1966 was another milestone in the Crusaders history. The corps membership was no longer restricted to parochial school students. The official name was changed from Marquette Crusaders to the Crusaders of Ottawa. The roster listed membership at 80 and the kids came from as far away as Rockford and Macomb, Illinois. Another first for ’66 was Friendship Day. It was a joint effort between the Ottawa Jaycees and the Corps. As far as civic pride goes, this event was advertised as one of the biggest events in Illinois history and included a proclamation from then Governor Otto Kerner. Sunday’s Drum Corps show featured some of the very best drum corps in the world at that time. Included were the Cavaliers, Skokie Vanguards, Royal-Aires, Norwood Park Imperials, Racine Scouts, Black Knights and McHenry Viscounts. The Cavaliers won the show with a 78.33.
1967’s Friendship Day contest saw the Cavaliers defend their crown from the year before with a score of 79.68. Ottawa also got their first glimpse of a troop of Explorer Scouts from Madison, Wisconsin. The Scouts finished last with a score of 57.62. The year’s other notable event was the retirement of “Mr. Drum Corps”, Ken Kobold.
1968 found the Crusaders sliding a little in ranking on the competitive scale. They did not earn a spot in any of the possible night shows at the state competitions. It was also a down year for the Cavaliers as they lost their Friendship Day title to the DesPlaines Vanguard.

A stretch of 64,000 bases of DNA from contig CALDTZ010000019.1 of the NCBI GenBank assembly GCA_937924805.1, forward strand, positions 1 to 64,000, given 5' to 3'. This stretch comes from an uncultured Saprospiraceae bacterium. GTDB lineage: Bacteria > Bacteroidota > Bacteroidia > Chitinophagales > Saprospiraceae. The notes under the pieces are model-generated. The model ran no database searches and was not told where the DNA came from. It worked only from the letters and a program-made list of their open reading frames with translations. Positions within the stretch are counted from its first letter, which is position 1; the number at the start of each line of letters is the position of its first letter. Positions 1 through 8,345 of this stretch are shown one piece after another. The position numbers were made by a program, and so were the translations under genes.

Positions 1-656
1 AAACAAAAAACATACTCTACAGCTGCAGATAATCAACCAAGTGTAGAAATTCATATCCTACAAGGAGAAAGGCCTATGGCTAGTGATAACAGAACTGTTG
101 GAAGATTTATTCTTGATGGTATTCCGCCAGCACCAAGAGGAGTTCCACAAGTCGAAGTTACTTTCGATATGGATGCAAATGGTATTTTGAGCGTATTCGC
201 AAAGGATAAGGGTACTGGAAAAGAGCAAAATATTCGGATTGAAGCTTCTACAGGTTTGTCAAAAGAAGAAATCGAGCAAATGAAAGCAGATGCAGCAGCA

The next couple of years were somewhat rebuilding years. The membership had dropped to less than 70 kids and the scores showed the need for improvement.
By 1971, the Cru was starting to move up the ladder again. Taking 7th at American Legion state finals was a key turning point. An invitation to visit Canada was the highlight of the season. Placing 7th in the Canadian Open was a huge bonus.
The Crusaders became the sole sponsors of the Friendship Days activities after the Jaycees had dropped out in 1972. The festivities still went off without a hitch. The Cru took 7th place against 16 other corps at VFW state competition. They found the same place at American Legion state finals 3 weeks later. 1972 was also the first year for the activity's official governing body, Drum Corps International.
The Crusaders travelled to Toledo, Ohio in 1974 to participate in one of the biggest competitions of the year. The Key to the Sea contest brought the best drum corps in North America together as a prelude to DCI championships. The BluCru scored well enough to earn a spot in the "B class" (now known as division II) night show the following day. The Corps took 8th out of 10 with a score of 50.75.
1977 found the Crusaders finishing up their season in Denver Colorado at the Drum Corps International Championships. The Corps placed 22nd in Division II competition with a final score of 33.90.
In 1980 the name was changed to the LaFlamme Brigade. The Corps placed 20th in Drum Corps Midwest competition with a score of 29.85. It was one of the last gasps for the Corps.
Managers of the Crusaders over the years included Ken Kobold, Bill Farrar, John Halterman, Dan Haley, Bob O’Conner, Roy Hollenbeck, John Verona, Mike Ohlendorf, Dale Ballerini and F. Jerry Lewis